This makes me nervous about depending on this behavior, since Microsoft might decide to change it as a "bug fix" to make the behavior be in line with the documentation. (However, why making a change to create a difference in behavior between Windows Forms controls hosted in IE and WinForms controls hosted elsewhere would be a desirable change, I'm not sure, so perhaps no change is likely to be made.)

I also found that if the EnableVisualStyles() method is called for any particular control in a given IE window, it affects all controls on the page. (This does make sense, given that the method being called is a member of the Application object, with the application in this case being the IE instance itself.) Even controls which were rendered to the control calling the method are affected -- in the case I tested, a control which was already rendered in the IE window prior to the control calling EnableVisualStyles() repainted itself to use the XP styles, which it wasn't using when it was initially painted.

This isn't a major concern since my company's controls will be the only Windows Forms controls in any IE window where they appear, so inadvertently affecting any 3rd-party controls which might be present on the page shouldn't be an issue. (And generally, using the functionality of IE hosting WinForms controls at all seems to be a pretty rare practice!) We will need to be careful to coordinate the change among our own various controls, though, to make sure everything looks right when using the new styles.

Update 8/18/2006: This morning, I tested the same control using Internet Explorer 7 (beta 3), and it also does display the XP styles/themes. (I did hit a snag where at first, I thought that it wasn't working in IE7; however, this was because the test machine where IE7 was installed was set to have XP styles disabled OS-wide. When I enabled XP styles in the operating system display settings, the control as displayed in the IE7 window immediately updated to use the XP styles.)

IE doesn't respect set-only properties in hosted Windows Forms controls

While working on a simple Windows Forms control to determine how Windows XP styles are supported in Windows Forms 2.0 controls hosted in Internet Explorer -- more on that later -- I found that Internet Explorer 6 doesn't respect public properties of hosted/embedded controls that define a "set" but not a "get".

I had a property like this in my test control:

public bool UseRedBackgroundColor
    if (value == true)
      this.BackColor = Color.Red;

I had a param set in the object tag in my test HTML page to set the property to true, but the control didn't render with the red background:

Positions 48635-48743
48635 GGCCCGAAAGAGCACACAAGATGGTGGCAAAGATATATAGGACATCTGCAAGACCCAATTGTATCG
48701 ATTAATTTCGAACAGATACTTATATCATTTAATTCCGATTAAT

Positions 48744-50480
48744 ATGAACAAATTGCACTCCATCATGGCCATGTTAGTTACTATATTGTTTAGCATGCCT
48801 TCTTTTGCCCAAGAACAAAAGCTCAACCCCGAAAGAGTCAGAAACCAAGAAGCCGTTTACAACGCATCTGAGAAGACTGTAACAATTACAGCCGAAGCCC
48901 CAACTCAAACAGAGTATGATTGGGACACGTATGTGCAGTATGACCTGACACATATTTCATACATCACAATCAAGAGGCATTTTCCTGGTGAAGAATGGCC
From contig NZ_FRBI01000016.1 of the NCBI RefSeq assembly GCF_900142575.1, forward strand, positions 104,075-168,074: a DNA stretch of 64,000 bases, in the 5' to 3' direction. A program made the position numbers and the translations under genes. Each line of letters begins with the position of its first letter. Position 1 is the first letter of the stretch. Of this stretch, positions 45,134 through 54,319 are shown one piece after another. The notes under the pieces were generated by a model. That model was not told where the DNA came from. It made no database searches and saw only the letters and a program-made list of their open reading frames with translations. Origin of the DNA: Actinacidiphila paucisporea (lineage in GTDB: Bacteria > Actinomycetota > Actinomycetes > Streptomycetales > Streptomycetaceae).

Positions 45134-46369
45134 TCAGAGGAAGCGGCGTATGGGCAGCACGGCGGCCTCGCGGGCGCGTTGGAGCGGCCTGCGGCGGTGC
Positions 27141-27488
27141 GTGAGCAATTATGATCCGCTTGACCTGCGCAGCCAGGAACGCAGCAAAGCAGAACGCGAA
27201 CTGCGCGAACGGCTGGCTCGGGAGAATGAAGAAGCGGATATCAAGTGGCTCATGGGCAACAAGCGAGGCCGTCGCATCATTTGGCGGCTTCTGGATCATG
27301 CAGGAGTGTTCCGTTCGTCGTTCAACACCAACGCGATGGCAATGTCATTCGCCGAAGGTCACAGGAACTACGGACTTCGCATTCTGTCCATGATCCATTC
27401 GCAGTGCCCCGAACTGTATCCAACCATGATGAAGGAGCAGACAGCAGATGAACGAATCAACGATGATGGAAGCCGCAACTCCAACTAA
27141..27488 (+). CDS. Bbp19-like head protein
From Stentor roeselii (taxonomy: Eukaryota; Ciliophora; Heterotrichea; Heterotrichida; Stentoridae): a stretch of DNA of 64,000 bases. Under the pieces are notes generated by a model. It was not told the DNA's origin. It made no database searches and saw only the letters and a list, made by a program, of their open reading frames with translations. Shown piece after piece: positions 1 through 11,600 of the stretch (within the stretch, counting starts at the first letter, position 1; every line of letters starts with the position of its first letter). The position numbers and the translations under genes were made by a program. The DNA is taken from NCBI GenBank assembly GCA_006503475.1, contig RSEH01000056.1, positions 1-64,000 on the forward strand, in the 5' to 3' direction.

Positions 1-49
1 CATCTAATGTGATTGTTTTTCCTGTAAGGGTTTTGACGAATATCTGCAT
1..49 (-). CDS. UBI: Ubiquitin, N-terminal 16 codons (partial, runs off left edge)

<object id="XPTest" name="XPTest"
  <param name="UseRedBackgroundColor" value="True" />

I changed my public property to have a "get" section, and after a rebuild of the project and a reopen of IE, the control rendered with a red background as expected:

public bool UseRedBackgroundColor
    return (this.BackColor == Color.Red);
    if (value == true)
      this.BackColor = Color.Red;

So if a public property of a Windows Forms control hosted in IE isn't being activated as expected, check to make sure that a "get" section has been defined for the property.

Wednesday, August 16, 2006

Avoid being prompted for credentials when accessing Windows Integrated Authentication sites using Firefox

I recently authored a simple ASP.NET internal website at my office to act as a repository for proposed enhancements for an upcoming release of our product. (Visual Studio .NET 2005 made authoring the site really quick and easy, such that the small amount of dev time I needed to put in to create the site was worth the gain in usability over a solution like Excel or Access.)

Since only internal employees would be using the site, I decided to set it up to use the Windows Integrated Authentication provided by IIS 5, so users of the site would automatically be logged in using their domain credentials (rather than being prompted for a set of credentials).

IIS 5 Authentication Methods Dialog

This worked great when accessing the site in Internet Explorer. However, when using Firefox, I would get prompted by Firefox for a set of credentials when first accessing the site. Entering my domain username and password did allow me to access the site successfully.

I wanted to avoid the login prompt with Firefox, so I Googled for firefox integrated authentication prompt. This turned up a couple of good results that pointed me to the solution:

  • In the Firefox Location bar, type about:config and press enter.
  • In the Filter bar that appears, type Network.automatic-ntlm-auth.trusted-uris and press enter.
  • Under "Preference Name", double-click on Network.automatic-ntlm-auth.trusted-uris, and enter the name of the web server machine in the dialog that appears.

Now users are able to access the site without being prompted for credentials -- Firefox uses Integrated Authentication and automatically uses the user's domain credentials to log in.